Tag Archives: Corpus Linguistics

Using “On-the-Fly Corpus Linguistics” to Systematically Derive Word Definitions Using Inductive Abstraction and Reductionist Correlation Analysis: Considering Seductive and Gratifying Properties of Computer Jargon

Using “On-the-Fly Corpus Linguistics” to Systematically Derive Word Definitions Using Inductive Abstraction and Reductionist Correlation Analysis: Considering Seductive and Gratifying Properties of Computer Jargon

Jonathan Bishop

Abstract

Computer jargon is something that can either unite people, or draw them apart. This chapter looks at definitions of the terms, ‘trolling,’ ‘flame,’ ‘flame-war’ and ‘lurking,’ as presented in specialist dictionaries, newspapers and through a survey of laypersons. The aim of the chapter was to see whether it was possible to objectively define terms using a quantitative analysis of qualitative data. The study finds that objectively determining a definition of a term requires a bigger dataset than is used for qualitative studies. It further notes that whilst there is a lot in common with expert definitions, the problem with drawing definitions from others is that whilst it might produce objective definitions they might not be accurate ones.

Full Text

Reference

Jonathan Bishop (2015). On-the-Fly Corpus Linguistics” to Systematically Derive Word Definitions Using Inductive Abstraction and Reductionist Correlation Analysis: Considering Seductive and Gratifying Properties of Computer Jargon. In: Jonathan Bishop (Ed.) Psychological and Social Implications Surrounding Internet and Gaming Addiction. IGI Global, Hershey, PA. Available online at: http://resources.crocels.com/wp-content/uploads/sites/4/using-on-the-fly-corpus-linguistics-to-systematically-derive-word-definitions-using-inductive-abstraction-and-reducationist-correlation-analysis.pdf

Cyber-stalking or just plain talking?: Linguistic properties of rape-threat messages reflect underlying compulsive behaviours

Cyber-stalking or just plain talking?: Investigating the linguistic properties of rape-threat messages as compulsive behaviours

Mark Beech and Jonathan Bishop

Abstract

Rape call-out trolling, more commonly known as ‘rape-threat trolling,’ occurs when a person using a communication network sends a message relating to them ‘raping’ that person. Whilst this may disgust many people, this chapter finds that not all instances of rape call-out trolling is done to cause a person apprehension. The chapter finds that many Twitter users make rape threats to their friends in an affectionate way, and so appreciating the context of rape-threat messages is essential. The most notable targets of rape call-out trolling, Caroline Criado-Perez and Stella Creasy, were targeted following calling for less men to appear on British banknotes. These two findings have implications for public policy makers who are quite happy to see people go to jail for posting rape-threats when they were drunk, namely Isabella Sorley. The chapter concludes the context around rape-threat postings needs more consideration to determine what the core meanings are.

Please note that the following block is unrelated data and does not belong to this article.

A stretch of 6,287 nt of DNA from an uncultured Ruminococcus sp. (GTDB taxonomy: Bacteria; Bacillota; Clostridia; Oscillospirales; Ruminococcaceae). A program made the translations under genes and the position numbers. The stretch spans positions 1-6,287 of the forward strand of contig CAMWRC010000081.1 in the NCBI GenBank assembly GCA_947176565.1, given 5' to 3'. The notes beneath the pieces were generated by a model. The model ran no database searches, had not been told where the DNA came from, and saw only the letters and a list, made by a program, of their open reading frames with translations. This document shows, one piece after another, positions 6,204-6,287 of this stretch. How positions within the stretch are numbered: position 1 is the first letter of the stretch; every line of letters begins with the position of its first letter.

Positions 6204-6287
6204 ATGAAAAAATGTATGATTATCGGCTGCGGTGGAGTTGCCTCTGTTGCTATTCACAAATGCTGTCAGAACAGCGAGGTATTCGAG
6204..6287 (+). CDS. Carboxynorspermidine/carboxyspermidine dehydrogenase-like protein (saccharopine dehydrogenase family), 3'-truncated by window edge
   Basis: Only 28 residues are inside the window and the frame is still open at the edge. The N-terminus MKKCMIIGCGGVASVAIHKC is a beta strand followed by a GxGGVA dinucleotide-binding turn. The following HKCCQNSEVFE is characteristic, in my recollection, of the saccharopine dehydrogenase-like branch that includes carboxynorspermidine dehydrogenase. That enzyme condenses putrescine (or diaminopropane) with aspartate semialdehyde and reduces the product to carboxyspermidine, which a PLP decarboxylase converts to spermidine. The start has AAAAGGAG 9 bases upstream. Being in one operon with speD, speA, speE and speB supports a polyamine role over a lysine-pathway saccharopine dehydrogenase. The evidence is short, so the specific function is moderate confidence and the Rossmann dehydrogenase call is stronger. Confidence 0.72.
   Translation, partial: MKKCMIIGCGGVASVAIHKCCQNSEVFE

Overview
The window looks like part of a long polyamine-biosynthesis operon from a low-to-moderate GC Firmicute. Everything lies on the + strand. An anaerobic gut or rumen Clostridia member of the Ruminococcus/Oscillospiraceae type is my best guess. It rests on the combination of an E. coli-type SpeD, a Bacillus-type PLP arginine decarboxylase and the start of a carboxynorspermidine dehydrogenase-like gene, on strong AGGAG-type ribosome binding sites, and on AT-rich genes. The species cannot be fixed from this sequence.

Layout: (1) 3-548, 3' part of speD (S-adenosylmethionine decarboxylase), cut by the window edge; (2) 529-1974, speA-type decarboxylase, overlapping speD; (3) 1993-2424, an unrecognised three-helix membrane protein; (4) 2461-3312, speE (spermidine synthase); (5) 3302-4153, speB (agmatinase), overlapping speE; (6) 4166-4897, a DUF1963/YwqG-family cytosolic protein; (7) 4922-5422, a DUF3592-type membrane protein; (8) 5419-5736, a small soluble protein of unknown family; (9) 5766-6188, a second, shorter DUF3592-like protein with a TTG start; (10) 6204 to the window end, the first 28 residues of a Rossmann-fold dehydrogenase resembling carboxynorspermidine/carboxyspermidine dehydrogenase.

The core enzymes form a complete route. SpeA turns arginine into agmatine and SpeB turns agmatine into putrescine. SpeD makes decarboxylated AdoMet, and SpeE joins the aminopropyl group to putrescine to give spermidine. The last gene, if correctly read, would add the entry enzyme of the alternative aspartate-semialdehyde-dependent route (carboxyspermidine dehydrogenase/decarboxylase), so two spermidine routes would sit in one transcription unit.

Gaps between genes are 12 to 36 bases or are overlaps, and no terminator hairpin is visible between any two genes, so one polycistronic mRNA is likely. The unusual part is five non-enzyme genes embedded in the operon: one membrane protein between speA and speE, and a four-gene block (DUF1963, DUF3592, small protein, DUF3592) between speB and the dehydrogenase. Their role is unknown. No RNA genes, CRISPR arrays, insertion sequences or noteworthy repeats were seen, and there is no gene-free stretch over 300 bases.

Full Text

Reference

Mark Beech and Jonathan Bishop (2015). Cyber-stalking or just plain talking?: Linguistic properties of rape-threat messages reflect underlying compulsive behaviours. In: Jonathan Bishop (Ed.) Psychological and Social Issues Surrounding Internet and Gaming Addiction. IGI Global: Hershey, PA. Available online at: http://resources.crocels.com/wp-content/uploads/sites/4/cyber-stalking-or-just-plain-talking-investigating-the-linguistic-priperities-of-rape-threat-messages-as-compulsive-behavours.pdf